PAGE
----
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N Engl J Med. 2001 Feb 15;344(7):472-80.

Virologic and immunologic consequences of discontinuing combination antiretroviral-drug therapy in HIV-infected patients with detectable viremia.

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University of California, San Francisco, and San Francisco General Hospital, USA.



In many patients with human immunodeficiency virus (HIV) infection, therapy with potent antiretroviral drugs does not result in complete suppression of HIV replication. The effect of cessation of therapy in these patients is unknown.


Sixteen patients who had a plasma HIV RNA level of more than 2500 copies per milliliter during combination antiretroviral-drug therapy were randomly assigned, in a 2:1 ratio, to discontinue or continue therapy. Plasma HIV RNA levels, CD4 cell counts, and drug susceptibility were measured weekly. Viral replicative capacity was measured at base line and at week 12.


Discontinuation of therapy for 12 weeks was associated with a median decrease in the CD4 cell count of 128 cells per cubic millimeter and an increase in the plasma HIV RNA level of 0.84 log copies per milliliter. Virus from all patients with detectable resistance at entry became susceptible to HIV-protease inhibitors within 16 weeks after the discontinuation of therapy. Drug susceptibility began to increase a median of six weeks after the discontinuation of therapy and was temporally associated with increases in plasma HIV RNA levels and decreases in CD4 cell counts. Viral replicative capacity, measured by means of a recombinant-virus assay, was low at entry into the study and increased after therapy was discontinued. Despite the loss of detectable resistance in plasma, resistant virus was cultured from peripheral-blood mononuclear cells in five of nine patients who could be evaluated. Plasma HIV RNA levels, CD4 cell counts, and drug susceptibility remained stable in the patients who continued therapy.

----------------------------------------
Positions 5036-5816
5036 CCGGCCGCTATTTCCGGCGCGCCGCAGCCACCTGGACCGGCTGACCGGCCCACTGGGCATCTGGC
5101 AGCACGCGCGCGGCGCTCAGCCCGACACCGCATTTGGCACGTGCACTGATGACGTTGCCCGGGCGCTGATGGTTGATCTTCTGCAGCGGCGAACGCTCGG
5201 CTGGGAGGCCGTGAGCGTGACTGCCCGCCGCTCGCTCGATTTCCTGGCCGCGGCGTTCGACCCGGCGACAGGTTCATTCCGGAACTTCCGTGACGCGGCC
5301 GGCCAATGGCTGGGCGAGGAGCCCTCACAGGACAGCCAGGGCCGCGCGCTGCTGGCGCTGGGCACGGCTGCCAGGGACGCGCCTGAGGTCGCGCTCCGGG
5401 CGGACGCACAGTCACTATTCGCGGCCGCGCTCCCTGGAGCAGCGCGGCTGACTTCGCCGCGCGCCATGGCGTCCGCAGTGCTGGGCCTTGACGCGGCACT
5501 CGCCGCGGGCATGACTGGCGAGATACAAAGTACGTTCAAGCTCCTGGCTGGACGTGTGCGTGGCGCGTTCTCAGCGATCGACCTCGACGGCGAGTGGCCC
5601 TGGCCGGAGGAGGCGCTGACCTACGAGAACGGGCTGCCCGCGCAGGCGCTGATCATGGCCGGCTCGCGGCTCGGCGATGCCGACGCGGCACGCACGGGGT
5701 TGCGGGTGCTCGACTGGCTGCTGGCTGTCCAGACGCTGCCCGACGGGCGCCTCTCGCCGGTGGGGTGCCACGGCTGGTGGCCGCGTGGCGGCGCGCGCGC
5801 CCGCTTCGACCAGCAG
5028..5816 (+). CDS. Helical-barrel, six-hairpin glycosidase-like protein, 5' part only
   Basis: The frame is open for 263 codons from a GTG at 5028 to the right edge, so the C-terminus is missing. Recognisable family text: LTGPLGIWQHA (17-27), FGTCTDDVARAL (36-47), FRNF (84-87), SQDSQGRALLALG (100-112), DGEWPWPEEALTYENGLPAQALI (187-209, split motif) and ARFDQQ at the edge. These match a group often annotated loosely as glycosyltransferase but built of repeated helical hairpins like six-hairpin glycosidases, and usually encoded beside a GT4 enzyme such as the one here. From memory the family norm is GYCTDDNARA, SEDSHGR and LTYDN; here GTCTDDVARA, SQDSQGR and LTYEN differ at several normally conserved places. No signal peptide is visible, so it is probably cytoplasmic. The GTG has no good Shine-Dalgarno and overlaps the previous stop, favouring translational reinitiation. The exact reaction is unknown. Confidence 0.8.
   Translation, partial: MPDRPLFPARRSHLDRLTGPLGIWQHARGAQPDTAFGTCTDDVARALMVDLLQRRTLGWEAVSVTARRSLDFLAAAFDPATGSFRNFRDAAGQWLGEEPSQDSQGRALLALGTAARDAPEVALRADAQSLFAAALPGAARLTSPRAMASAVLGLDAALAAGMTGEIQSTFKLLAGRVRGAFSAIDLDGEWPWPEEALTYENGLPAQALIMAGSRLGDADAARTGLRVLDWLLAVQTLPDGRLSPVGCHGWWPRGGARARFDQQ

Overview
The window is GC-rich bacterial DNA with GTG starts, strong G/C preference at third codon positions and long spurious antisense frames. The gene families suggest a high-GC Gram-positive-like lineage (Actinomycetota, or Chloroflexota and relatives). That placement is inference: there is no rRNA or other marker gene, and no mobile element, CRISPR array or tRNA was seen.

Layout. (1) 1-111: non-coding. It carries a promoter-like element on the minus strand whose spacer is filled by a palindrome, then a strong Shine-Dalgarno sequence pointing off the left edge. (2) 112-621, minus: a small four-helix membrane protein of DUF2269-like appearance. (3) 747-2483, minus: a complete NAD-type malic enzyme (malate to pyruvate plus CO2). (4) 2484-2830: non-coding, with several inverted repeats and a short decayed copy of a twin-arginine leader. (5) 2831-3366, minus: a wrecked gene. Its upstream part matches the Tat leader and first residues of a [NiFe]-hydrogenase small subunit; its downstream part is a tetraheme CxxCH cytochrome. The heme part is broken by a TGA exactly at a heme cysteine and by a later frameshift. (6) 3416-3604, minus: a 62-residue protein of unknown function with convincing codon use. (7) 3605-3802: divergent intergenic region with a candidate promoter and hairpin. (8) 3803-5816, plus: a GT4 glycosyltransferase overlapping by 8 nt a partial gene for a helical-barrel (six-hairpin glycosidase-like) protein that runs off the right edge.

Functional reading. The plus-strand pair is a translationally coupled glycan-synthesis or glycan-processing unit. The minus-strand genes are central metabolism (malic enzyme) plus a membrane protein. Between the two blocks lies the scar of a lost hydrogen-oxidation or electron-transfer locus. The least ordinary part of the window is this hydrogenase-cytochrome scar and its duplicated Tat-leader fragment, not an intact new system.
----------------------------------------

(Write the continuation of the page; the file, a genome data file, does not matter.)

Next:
Despite the presence of reduced drug susceptibility, antiretroviral-drug therapy can provide immunologic and virologic benefit. This benefit reflects continued antiviral-drug activity and the maintenance of a viral population with a reduced replicative capacity.

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